I guess that’s what happens when you’re a superpower. However, none of that explains what is happening in Iraq. They are very different issues. The problem there is that really bad planning for the peace, rather than the war, created a power vacuum that the insurgents were able to exploit, and it’s of course snowballed.

    You generalize too much about West Point, America, etc. In Vietnam under Westmoreland, we had the problem of poor strategy. Abrams corrected that. The military did not lose Vietnam; weak diplomacy, in giving in too much to the North Vietnamese, and the later refusal of America to live up to her promises to provide air support to the South Vietnamese did.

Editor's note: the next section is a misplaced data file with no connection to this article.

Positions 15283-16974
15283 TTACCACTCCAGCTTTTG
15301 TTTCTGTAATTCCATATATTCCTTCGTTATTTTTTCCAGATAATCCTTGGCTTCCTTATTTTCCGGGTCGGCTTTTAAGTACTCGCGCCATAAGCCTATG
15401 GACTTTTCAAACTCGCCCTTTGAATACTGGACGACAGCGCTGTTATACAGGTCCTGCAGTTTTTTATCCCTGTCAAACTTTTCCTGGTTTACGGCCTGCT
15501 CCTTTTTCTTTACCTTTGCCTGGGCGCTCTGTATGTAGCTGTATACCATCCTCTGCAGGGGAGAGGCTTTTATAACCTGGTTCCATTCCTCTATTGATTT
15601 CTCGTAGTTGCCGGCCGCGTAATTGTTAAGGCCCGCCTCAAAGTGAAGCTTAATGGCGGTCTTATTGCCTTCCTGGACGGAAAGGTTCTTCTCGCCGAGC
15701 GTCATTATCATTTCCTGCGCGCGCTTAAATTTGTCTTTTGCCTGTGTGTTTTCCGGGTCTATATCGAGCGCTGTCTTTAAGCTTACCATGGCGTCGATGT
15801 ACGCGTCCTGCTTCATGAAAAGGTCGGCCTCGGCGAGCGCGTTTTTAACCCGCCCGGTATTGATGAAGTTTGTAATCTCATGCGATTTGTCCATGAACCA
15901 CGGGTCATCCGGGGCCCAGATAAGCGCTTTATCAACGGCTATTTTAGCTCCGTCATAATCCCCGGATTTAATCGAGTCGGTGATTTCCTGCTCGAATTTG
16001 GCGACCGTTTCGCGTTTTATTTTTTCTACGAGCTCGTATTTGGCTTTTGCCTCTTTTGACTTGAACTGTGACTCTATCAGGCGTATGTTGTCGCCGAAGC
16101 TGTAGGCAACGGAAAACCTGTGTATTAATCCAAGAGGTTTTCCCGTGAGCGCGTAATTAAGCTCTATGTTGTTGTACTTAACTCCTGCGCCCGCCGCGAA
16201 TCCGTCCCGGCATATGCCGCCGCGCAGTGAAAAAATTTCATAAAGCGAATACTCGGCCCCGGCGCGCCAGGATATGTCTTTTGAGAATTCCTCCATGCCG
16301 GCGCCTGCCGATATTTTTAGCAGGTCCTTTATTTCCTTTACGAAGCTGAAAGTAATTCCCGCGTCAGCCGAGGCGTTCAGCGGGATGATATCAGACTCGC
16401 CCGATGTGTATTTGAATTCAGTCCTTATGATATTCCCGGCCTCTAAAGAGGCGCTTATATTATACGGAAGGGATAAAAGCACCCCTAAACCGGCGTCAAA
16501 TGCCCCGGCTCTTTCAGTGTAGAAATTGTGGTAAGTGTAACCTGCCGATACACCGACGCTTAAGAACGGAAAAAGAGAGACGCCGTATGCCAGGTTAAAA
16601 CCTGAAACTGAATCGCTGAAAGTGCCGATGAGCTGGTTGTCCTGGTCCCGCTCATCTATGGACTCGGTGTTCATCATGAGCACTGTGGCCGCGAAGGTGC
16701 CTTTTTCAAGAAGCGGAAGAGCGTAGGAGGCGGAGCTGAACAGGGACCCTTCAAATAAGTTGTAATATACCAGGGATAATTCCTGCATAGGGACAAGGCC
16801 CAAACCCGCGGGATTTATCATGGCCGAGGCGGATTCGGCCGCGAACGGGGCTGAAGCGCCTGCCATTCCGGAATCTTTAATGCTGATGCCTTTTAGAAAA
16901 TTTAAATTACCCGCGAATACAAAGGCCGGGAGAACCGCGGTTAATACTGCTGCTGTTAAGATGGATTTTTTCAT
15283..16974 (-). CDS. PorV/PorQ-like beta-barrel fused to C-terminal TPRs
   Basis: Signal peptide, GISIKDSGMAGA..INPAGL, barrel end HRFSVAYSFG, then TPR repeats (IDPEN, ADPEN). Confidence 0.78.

• http://nicholasstixuncensored.blogspot.com Nicholas Stix

    #36 — December 1, 2006 @ 12:34PM — DRoberdeau [URL]

    Mrs. Kennedy never “threw herself across her husband to shield his body from further gunfire” as this writer fabricated. The writer should actually watch the Zapruder film. After her husbands head was blown open, she did crawl quickly rearward out onto the limousine’s trunk to retrieve a piece of his head that had been blown rearward. It is documented by both of the Connally’s that she then yelled, “I’ve got his brains in my hand!,” and, further documented that she gave this piece of his head to a doctor at Parkland hospital and asked him, “Will this help?” For a professionally surveyed map of Dealey Plaza detailing precise victims, witnesses, and photographers locations, evidentiary artifacts, suspected assassins locations & bullet trajectories, and other important considerations please see my site

    Fabricated? I should see Zapruder? Where do you think I saw what I wrote?

  • http://nicholasstixuncensored.blogspot.com Nicholas Stix

    #37 — December 6, 2006 @ 15:21PM — Alex Constantine [URL]